The INT modifier (WIS for clerics) will affect all spells cast, by penalising the Saving Throw vs. the spell (i.e. 18 INT = save at -3). Additionally, the modifier is added to each die used to determine the spell's effects (damage, # affected, etc.), *up to the maximum for that die* (in other words, maximum of 6 for each d6 rolled. So for 18 INT, a roll of 3-6 would = 6). This system increases the effectiveness of spells based on the caster's abilities. Why wouldn't an 18 INT wizard be able to cast a Fire Ball better than a 13 INT one? This translates that into game play. Here's an example of how the average damage would be altered using this system for a 10-die Fire Ball:
Note that this system also applies to clerical healing spells, so that clerics of higher WIS will heal greater damage (due to their increased understanding of the cosmos, faith, etc.).
This tends to balance out encounters between spell-casters and fighters, so that each should rightly fear the other. Since OD&D clerics have limited offensive spell abilities, I granted the ability to simply receive spells (instead of picking them each morning) once certain levels are achieved. This gives the cleric greater flexibility with regards to spell selection, and if a rare spell is suddenly needed, the cleric can cast it. By 36th level, the cleric does not need to mediate for spells at all, but can simply cast as needed up to the maximum possible for each spell level.
Can Freely Cast
1st Level Spells
2nd Level Spells
3rd Level Spells
4th Level Spells
5th Level Spells
6th Level Spells
7th Level Spells
For thieves, I made three modifications; two are technical changes affecting rules, and the third is an interpretative difference. Since a fighter or MU with this system could most likely slay a thief in a single round, with the right die rolls, a thief should be able to do likewise, when in his own element. This leads to the following increased Back Stabbing damage:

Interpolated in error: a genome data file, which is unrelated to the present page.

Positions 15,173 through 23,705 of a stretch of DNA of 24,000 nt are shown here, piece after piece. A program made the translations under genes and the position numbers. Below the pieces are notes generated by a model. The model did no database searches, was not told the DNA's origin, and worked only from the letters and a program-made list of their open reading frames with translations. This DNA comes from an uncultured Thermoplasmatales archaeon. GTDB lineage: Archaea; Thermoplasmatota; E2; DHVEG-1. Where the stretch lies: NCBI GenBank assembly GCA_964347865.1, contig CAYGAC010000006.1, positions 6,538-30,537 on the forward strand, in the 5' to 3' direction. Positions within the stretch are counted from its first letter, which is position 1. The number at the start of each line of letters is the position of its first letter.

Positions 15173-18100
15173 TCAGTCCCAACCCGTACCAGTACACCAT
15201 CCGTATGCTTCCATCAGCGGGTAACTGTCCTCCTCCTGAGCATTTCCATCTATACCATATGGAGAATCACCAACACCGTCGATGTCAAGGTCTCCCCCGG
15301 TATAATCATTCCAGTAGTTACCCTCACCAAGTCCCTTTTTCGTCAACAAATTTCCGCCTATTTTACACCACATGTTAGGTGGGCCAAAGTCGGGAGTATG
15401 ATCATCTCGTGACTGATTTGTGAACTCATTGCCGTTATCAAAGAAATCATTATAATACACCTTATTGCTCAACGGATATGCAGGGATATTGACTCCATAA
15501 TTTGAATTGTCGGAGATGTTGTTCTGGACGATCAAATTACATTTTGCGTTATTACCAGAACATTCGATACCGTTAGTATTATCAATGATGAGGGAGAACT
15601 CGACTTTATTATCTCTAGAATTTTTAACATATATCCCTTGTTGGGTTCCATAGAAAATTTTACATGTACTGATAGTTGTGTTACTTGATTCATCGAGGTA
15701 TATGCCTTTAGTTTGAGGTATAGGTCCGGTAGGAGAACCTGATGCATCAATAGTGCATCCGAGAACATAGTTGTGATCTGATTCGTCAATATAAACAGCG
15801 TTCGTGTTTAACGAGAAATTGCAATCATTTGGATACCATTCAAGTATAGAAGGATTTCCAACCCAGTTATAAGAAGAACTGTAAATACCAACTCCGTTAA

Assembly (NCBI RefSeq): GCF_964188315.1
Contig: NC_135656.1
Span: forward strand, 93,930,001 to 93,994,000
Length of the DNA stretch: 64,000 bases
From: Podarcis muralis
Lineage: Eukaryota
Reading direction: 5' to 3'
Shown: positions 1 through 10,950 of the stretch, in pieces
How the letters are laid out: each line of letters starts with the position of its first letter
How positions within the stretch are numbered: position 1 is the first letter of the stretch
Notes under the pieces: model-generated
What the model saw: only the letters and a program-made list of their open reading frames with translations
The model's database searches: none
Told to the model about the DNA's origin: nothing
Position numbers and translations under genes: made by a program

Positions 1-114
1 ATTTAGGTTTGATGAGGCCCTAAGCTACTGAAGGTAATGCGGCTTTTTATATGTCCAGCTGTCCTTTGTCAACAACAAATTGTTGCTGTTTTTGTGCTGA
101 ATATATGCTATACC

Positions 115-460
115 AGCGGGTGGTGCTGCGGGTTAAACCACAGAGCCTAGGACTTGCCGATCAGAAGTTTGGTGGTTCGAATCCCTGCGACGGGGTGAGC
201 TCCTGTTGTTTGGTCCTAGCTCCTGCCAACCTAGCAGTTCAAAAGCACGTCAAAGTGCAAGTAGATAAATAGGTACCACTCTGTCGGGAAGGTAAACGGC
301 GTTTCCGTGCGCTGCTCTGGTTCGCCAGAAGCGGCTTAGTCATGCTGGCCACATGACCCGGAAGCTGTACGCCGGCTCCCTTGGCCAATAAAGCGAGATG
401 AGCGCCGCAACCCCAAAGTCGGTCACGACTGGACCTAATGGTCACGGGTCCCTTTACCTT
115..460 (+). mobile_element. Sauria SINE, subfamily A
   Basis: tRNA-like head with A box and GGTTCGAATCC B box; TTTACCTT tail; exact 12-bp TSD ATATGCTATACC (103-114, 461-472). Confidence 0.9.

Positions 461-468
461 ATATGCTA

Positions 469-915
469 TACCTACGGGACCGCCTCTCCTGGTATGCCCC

The second change is to the Pick Pockets skill. I changed the -5% per level of the victim, to -5% per level of the victim *above 8th*. This gives a Master thief a much more realistic chance to ply his trade on his colleagues of similar level.
The last change, is simply to be very liberal with regards to the practicing of Thief's Skills. Thieves need to rely on stealth and the practice of their skills to thrive, so I let them get away with quite a bit. For example, a ring could be slipped off of a victim's finger (Pick Pockets), or a thief could Hide in Shadows, if he won initiative after a successful Backstab. These adjustments make thieves feared as much as the other character types.
When used together, these modifications work to balance out the additional power granted by Weapon Mastery, so that all classes become formidable in their own right. It really works quite nicely at high levels, but I have also used the system with PCs starting from 1st level, with good results. A further addition to these rules is Spell Mastery, the ability for spell-casters to improve selected elements of their magic. Spell Mastery will be described fully in a companion article.